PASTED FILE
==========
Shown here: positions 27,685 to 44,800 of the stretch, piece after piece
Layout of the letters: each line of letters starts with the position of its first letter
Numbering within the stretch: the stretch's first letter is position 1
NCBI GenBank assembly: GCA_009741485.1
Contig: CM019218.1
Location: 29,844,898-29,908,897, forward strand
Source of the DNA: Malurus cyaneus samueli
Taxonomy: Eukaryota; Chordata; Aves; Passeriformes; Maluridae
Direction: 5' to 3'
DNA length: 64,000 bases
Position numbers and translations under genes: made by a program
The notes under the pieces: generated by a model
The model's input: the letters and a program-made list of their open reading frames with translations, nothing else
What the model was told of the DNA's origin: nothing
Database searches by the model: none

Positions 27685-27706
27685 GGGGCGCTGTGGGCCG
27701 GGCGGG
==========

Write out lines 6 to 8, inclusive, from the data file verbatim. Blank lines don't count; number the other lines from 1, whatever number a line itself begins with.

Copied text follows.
Location: 29,844,898-29,908,897, forward strand
Source of the DNA: Malurus cyaneus samueli
Taxonomy: Eukaryota; Chordata; Aves; Passeriformes; Maluridae